U.S. Markets closed

Are U.S. Large-Cap Funds Overvalued?

Laura Lallos

As 2013 draws to a close, large-cap growth funds are averaging a 30% gain for the year to date, and large-blend and -value are not far behind. The S&P 500 has now gained 192% since the market hit bottom on March 9, 2009. Pundits, portfolio managers, and ordinary investors are wondering whether stock prices have outstripped their underlying values.

Morningstar's stock analysts have developed their own measure of fair value, using a proprietary discounted cash flow model to assess the more than 1,600 mostly large-cap names they cover. A stock with a price/fair value ratio greater than 1.0 is considered overvalued. Using that data, Morningstar calculates an overall Market Fair Value.

By that measure, larger-cap stocks overall are overvalued. As of Dec. 1, the stocks covered by Morningstar had a median price/fair value ratio of 1.04, up from a 52-week low of 0.95 at the end of March.

We calculated a price/fair value ratio for large-cap domestic funds rated by Morningstar's mutual fund analysts. (Results were limited to recent portfolios for which the figure could calculated on least 75% of assets.) In line with our Market Fair Value, the overall portfolio of the Vanguard 500 Index (VFINX) had a ratio of 1.03. That's up from 0.96 when we last investigated the price/fair value ratios for funds at the beginning of this year.

Values Are Scarce
Large-cap growth funds still have the highest ratios, but bargains are now scarce even among large-cap value funds. Back in January, a number of large-cap value funds had price/fair value ratios in the 0.80s. Today, more than half of the large-cap value funds we looked at had price/fair value ratios at or exceeding 1.0. Vanguard Value Index (VIVAX) is one of the priciest of these, at 1.02.

The lowest ratio we calculated was 0.95, for American Century Value (TWVLX). Whether or not the fund is a great value proposition right now, its long-term prospects remain excellent. Lead manager Phil Davidson, who has run the fund since its inception 20 years ago, looks for out-of-favor industry leaders with a competitive edge, little debt, and high return on capital.

Dividend-Oriented Funds Look Better
Early this year, funds that focus on high-dividend stocks had price/fair value ratios higher than the Vanguard 500 Index's. Investors seeking both income and security had been favoring solid dividend-payers for some time, and their stock prices were relatively high. A year ago, value iconoclast Bill Nygren contended that low-growth, high-yield stocks were among the riskiest on the market, and Oakmark (OAKMX) had a price/fair value ratio of 0.89, among the lowest we calculated.

After another year of top performance, Oakmark's portfolio is now almost fully valued by our measure, with a ratio of 0.98. This is still one of the lower price/fair ratios we calculated, but it no longer is a counterpoint to dividend-oriented funds, which have generally seen middling returns in this year's rally. Vanguard Equity-Income (VEIPX) had a ratio of 0.97 early this year and now has a ratio of 0.98. Columbia Dividend Income's (GSFTX) ratio rose a bit more, from 0.96 to 1.0, but it is now a better value than the market overall.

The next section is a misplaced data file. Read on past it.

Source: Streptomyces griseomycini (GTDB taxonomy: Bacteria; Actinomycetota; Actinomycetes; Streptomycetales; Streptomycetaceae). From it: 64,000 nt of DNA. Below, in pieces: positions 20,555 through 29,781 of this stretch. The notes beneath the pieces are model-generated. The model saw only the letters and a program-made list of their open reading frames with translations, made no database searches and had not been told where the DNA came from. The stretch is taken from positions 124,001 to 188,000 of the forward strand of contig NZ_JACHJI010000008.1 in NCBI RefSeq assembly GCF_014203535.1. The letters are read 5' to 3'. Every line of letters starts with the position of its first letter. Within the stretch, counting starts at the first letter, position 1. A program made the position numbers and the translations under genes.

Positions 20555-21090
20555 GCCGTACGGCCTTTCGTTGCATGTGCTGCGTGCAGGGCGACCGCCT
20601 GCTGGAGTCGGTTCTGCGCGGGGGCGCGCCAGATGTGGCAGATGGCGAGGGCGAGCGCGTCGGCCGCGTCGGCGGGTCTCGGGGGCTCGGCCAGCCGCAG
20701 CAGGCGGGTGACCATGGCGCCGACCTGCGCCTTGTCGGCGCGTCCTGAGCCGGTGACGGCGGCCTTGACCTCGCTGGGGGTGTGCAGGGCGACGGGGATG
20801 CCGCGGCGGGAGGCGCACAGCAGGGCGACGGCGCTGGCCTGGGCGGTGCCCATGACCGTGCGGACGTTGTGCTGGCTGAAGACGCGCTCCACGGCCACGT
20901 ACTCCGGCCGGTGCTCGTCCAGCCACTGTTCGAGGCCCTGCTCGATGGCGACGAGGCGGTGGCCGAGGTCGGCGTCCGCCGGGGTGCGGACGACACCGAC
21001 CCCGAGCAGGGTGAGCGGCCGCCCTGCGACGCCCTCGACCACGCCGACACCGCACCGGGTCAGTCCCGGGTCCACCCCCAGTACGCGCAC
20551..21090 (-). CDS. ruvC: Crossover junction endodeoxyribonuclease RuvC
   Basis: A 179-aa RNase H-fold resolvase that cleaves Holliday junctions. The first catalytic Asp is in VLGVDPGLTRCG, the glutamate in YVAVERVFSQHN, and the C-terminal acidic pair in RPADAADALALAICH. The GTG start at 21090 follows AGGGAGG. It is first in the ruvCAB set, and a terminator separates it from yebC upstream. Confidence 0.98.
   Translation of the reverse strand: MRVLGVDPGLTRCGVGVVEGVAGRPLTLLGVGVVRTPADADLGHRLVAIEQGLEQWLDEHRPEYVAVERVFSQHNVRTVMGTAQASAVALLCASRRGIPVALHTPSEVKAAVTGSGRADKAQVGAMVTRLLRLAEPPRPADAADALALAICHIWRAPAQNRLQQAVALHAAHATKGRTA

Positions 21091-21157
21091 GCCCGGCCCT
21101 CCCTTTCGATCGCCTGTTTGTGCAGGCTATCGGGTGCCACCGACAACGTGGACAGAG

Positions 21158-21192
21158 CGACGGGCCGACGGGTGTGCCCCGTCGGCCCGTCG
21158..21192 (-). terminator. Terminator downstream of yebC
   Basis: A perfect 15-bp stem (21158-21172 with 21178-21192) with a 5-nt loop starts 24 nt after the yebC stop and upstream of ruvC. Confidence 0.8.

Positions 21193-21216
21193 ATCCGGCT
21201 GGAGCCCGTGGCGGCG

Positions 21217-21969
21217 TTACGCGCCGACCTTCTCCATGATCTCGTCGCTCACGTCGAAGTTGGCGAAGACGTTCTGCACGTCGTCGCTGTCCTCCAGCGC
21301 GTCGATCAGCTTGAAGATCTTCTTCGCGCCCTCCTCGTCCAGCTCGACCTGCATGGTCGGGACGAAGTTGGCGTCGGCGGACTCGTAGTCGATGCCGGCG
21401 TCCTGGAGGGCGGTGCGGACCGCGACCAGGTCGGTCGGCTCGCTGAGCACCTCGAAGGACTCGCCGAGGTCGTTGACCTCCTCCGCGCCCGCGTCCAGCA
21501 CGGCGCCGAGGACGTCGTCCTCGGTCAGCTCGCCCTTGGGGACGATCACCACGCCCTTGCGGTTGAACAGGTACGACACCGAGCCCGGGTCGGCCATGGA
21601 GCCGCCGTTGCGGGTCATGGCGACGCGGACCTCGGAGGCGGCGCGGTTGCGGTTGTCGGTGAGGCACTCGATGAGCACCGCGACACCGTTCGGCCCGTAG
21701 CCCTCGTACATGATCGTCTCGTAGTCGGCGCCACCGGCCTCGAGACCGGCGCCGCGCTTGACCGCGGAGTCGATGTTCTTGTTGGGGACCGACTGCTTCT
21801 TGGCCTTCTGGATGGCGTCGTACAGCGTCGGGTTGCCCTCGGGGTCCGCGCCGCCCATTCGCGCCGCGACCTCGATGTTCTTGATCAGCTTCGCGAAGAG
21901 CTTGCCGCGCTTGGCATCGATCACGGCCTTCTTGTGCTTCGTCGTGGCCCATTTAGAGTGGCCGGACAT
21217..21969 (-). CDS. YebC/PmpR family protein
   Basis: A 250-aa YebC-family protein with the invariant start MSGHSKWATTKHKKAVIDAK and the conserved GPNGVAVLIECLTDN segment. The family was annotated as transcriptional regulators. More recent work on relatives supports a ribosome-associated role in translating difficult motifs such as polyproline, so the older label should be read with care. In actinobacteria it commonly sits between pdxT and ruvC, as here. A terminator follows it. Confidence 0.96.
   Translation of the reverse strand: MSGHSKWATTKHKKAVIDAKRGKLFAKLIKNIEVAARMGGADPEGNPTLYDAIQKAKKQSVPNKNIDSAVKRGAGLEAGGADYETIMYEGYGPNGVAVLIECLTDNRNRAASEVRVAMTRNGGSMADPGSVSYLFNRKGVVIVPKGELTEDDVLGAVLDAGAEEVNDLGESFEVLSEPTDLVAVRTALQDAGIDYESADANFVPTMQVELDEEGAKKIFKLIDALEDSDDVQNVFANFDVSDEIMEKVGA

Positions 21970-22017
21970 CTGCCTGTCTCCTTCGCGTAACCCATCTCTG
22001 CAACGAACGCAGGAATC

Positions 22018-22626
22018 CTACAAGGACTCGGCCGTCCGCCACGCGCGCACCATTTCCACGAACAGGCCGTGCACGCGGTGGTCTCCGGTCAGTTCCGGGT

Growth Zooms Ahead
Some growth managers are more particular about price than others, but today even the growth fund with the lowest ratio, JHancock Large Cap Equity (TAGRX), is just about fully valued at 0.99. The priciest funds-- Columbia Select Large Cap Growth (UMLGX )and JPMorgan Large Cap Growth (SEEGX)--clock in at 1.17.

Jensen Quality Growth (JENSX) was notably well-priced in January. The fund's team runs a low-turnover portfolio of picks that are attractively valued according to the team's long-term discounted cash flow analysis, and the portfolio had a ratio of 0.92 at the time. It is now at 1.02. The managers at Vanguard PRIMECAP Core (VPCCX) look for stocks with good long-term growth potential but temporarily depressed valuations, but the portfolio's price/fair value ratio has risen to 1.04, from 0.94 at the beginning of the year.

The price/fair value ratio is not a buy or sell signal. In January, Harbor Capital Appreciation (HACAX) sported the highest ratio, at 1.04. (It is now 1.13.) As noted then, there was no cause for alarm: The portfolio run by Sig Segalas and team generally has higher growth rates and higher valuations than its peers. As it turns out, selling then would have meant missing out on most of a 32.5% return so far this year.

All the funds cited above are Morningstar Medalists, which indicates that we expect them to outperform within their categories over the long term. That said, current price/fair value ratios are a reminder to rebalance and diversify.

Morningstar does not regularly calculate price/fair value ratios for open-end mutual funds. However, the ETF Valuation Quickrank includes the measure, and lends insight into how categories and sectors stack up.

Laura Lallos does not own shares in any of the securities mentioned above